“Sho’ Need Love” — the acetate

Spectropop Postscript:

  “The Dickens, You Say” by Phil Milstein

RC Mob: Transit Advocates?

You may recall me telling you how Tom Newbold dragged me to see Great Plains despite my misgivings.  My young befuddled spirit had not yet cottoned onto the ‘radical’ notion that great music (gasp!) isn’t always about great musicianship.  In fact, sometimes all the hemi-demi-semi-quavers and musical gymnastics can get in the way.  It took me at least a couple decades before it dawned on me that being impressed is not necessarily the same thing as being moved (although it can be pretty magical when the two do happen to intersect).  This emotionally-disconnected die-hard music fanatic remembers Newbold telling me about musical moments that moved him to tears, and I remember at the time thinking, I want me some of that.

Ticket stub for both NRBQ shows (spliced together) at Stache’s – Sept. 20, 1984

NRBQ-aaNewbold would rally a group of us to that first “life-changingNRBQ show, which was promoted by School Kids Records’ Curt Schieber, interestingly enough.  That first night’s performance was so incendiary, Newbold and I found ourselves standing in line for NRBQ’s second show, even though that had not been our original intention.  Judy Pinger would tell me later that she and her friend, Diane, ran into the ‘Q between shows at the nearby 7/11, where she got an autograph from the late great drummer, Tom Ardolino  (“Tom Ardolino at 7/11” it would read in hilarous deadpan fashion), who was reading Mad Magazine at the time (as noted by Judy in the comment below).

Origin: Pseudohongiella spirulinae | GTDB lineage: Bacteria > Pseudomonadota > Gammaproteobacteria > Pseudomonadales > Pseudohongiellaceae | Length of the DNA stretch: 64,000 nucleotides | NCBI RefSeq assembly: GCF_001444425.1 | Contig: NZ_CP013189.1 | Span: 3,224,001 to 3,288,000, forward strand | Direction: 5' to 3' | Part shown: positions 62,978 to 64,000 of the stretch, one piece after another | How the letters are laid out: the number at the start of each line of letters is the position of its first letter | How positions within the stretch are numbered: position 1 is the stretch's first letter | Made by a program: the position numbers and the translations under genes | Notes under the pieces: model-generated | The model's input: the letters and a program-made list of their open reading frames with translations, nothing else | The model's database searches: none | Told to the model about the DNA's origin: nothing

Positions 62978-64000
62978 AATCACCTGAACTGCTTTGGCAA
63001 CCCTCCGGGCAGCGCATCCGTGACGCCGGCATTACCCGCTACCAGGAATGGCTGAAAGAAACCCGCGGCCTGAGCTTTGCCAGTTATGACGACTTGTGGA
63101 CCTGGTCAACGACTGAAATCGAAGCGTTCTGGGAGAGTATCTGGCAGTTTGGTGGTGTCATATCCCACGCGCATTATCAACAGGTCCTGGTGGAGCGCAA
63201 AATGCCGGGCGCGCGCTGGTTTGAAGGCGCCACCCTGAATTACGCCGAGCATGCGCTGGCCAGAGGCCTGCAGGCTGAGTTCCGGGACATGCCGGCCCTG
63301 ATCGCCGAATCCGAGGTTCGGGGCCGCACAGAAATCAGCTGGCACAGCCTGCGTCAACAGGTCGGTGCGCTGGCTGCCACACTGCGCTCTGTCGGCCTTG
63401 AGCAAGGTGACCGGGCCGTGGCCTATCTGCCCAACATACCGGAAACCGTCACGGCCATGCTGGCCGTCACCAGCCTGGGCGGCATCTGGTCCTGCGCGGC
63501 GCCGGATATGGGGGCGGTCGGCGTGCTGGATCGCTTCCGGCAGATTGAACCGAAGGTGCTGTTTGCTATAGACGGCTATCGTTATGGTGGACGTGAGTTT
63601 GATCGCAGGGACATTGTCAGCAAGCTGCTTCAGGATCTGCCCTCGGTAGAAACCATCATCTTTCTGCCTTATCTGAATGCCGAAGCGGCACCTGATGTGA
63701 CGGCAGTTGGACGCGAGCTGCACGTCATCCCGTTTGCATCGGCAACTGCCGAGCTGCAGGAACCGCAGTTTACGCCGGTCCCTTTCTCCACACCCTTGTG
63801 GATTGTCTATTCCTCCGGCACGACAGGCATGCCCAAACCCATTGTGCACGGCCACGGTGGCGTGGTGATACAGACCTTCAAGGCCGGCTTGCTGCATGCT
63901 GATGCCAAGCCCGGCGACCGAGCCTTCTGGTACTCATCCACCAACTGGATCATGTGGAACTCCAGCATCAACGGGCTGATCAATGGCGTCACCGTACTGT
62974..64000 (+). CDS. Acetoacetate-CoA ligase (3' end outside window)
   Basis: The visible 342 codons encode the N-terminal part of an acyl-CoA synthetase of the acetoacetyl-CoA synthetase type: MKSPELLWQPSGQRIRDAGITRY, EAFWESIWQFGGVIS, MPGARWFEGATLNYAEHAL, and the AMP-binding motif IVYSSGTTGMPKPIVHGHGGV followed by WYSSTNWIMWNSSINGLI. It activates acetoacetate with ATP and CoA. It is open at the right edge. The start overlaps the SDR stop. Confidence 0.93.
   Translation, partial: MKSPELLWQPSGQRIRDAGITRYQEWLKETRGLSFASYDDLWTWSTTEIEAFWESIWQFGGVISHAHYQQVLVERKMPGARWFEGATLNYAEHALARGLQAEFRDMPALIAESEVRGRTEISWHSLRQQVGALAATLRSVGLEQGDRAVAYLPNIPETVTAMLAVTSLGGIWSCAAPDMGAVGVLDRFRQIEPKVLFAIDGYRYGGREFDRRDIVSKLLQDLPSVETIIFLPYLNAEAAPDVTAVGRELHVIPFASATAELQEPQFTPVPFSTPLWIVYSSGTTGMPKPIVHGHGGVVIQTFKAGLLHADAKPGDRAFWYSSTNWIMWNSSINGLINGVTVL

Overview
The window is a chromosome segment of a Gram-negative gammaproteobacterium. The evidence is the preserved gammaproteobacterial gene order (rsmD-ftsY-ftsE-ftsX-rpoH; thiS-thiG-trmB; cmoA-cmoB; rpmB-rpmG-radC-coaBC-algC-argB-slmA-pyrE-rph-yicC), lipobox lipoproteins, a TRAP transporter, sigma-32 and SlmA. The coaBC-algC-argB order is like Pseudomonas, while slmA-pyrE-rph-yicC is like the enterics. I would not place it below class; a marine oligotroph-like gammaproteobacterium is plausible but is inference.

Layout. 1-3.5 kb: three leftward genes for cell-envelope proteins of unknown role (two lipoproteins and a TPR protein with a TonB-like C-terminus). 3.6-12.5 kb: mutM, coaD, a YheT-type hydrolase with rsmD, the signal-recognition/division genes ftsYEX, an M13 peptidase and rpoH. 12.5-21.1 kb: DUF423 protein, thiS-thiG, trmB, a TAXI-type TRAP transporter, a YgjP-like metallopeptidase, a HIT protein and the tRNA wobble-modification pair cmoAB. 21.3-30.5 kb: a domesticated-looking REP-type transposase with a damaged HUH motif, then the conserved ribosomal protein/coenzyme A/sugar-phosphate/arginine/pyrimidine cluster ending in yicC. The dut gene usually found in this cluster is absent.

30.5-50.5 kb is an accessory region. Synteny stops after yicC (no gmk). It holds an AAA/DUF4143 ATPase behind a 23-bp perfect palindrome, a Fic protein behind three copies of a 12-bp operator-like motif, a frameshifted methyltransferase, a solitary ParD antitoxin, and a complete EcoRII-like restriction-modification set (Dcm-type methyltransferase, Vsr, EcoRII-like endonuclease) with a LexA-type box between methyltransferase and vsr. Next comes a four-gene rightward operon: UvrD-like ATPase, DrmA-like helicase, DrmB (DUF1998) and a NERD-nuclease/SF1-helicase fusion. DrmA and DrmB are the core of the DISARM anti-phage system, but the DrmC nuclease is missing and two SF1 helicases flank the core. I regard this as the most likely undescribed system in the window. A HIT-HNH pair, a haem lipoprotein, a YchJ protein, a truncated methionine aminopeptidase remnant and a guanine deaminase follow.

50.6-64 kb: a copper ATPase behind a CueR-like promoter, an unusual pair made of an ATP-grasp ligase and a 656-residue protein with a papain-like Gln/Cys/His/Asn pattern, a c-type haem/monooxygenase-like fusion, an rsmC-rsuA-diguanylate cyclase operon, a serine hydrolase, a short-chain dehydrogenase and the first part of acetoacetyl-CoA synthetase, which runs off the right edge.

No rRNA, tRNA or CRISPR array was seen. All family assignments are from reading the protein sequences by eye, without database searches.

Oh, dear:  it says “T.C. & the Cats” was the opener!  Don’t tell Mark Wyatt, or he’ll pull the plug on this blog.  but wait – didn’t RC Mob fill in at the last minute, Judy?

NRBQ-bbMy roommate, R.J. Rothchild, however, surprised us all by leaving after the first show, rightly surmising the improbability of “lightning striking twice” with the same intensity.  R.J. turned out to be right (much to my frustration) but of course, I lied when we met up later and told him that the second NRBQ performance was just as amazing as the first.  I’m a horrible liar, and I’m pretty certain R.J. saw right through me.

Loveable cut-ups:  The RC Mob (with original drummer) switch instruments

RC Mob-aHold on a blippity minute – isn’t this supposed to be a piece about The RC Mob?  Right!